Sunday, April 09, 2006

High-energy gamma ray bursts, studying Mars via Earth and how the brain encodes memories

Welcome! “Alien Life” tracks the latest discoveries and thoughts in the various elements of the famous Drake Equation. Today’s news:
g Stars - Almost 40 years have passed since top secret nuclear weapon warning satellites accidentally discovered bursts of high energy gamma rays coming from space. Although many thousands of gamma ray bursts have since been detected, the origin and nature of these bursts is still not well understood. See article.
g Abodes - Nathalie Cabrol will never get to Mars, but the 42-year-old NASA planetary scientist is doing the next best thing. She's climbed almost 20,000 feet into the thin air of an Andes mountain peak, dived into some of the world's highest lakes and sent a robot across a windswept Chilean desert -all to learn how life once might have existed, or may still exist, on the Red Planet. See article.
g Life - Much of what scientists learn about the evolution of Earth's first animals will have to be gleaned from spherical embryos fossilized under very specific conditions, according to a new study by Indiana University Bloomington and University of Bristol researchers in this week's Proceedings of the National Academy of Sciences. See article.
g Intelligence - Through a clever experimental design, Carnegie Mellon University neuroscientists have validated decades of experiments to show how learning and memory may be encoded in a living animal. The research, published in the March issue of Neuron, identifies for the first time the specific neural connections that strengthen as an animal's brain responds to new experiences. See article. For related story, see “Conscious And Unconscious Memory Linked In Storing New Information”.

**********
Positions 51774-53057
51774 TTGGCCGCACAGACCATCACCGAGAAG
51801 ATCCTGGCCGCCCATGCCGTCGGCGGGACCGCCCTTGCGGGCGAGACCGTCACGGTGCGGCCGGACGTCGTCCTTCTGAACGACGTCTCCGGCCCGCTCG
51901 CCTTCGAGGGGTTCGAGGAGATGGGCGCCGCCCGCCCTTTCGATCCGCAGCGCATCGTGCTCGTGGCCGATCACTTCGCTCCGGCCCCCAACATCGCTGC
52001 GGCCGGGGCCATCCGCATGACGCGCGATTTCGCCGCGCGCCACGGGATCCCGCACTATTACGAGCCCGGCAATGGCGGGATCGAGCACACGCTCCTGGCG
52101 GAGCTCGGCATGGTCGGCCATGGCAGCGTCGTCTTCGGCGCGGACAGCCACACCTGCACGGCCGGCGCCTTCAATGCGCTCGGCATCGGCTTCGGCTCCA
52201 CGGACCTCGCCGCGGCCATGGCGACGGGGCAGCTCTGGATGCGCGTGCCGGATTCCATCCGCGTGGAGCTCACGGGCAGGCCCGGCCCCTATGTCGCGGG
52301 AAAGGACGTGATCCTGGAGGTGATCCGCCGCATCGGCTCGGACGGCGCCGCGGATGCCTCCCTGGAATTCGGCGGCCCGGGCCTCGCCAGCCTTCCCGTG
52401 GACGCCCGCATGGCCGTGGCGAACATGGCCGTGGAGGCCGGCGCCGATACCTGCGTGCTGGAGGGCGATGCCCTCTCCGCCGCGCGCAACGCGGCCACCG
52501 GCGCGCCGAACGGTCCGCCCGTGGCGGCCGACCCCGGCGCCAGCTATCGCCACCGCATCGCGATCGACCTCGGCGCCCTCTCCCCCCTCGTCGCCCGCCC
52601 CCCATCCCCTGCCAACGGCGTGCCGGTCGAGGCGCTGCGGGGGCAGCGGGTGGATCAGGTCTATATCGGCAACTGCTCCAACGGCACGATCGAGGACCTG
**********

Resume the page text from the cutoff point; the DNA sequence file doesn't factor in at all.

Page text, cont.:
g Message - Just how does SETI work? Here’s a good primer for those looking to get a basic overview.
g Cosmicus - A robotic space plane was dropped today at high altitude, touching down under autonomous control, but encountered difficulties on landing and rolled off the end of a runway. See article.
g Learning - There may be numerous intelligent civilizations on planets throughout our galaxy. That's the hypothesis driving SETI research. We seek evidence of extraterrestrial technology using optical and radio telescopes to search for signals that emanate from other civilized worlds. These places are far, far away. But, when discussing the search with school children, they often simply ask, "Why don't we just go there?" This can be a teachable moment. See article. Note: This article is from Dec. 2003.
g Imagining - Like first contact stories? Then be sure to read Dorothy Guin Tompkins’s short story "Gift," anthologized in “Alien Encounters” (edited by Jan Finder).
g Aftermath - Clearly, if we are not alone in the universe, there are some unavoidable theological and philosophical consequences. We should reflect on the consequences of a positive result of either finding extraterrestrial microorganisms, or receiving a radio message form an extraterrestrial source: When such discovery occurs, the implications are likely to have an impact on our culture requiring adjustments possibly more radical than those arising form the evidence that humans descend from microorganisms. See article.

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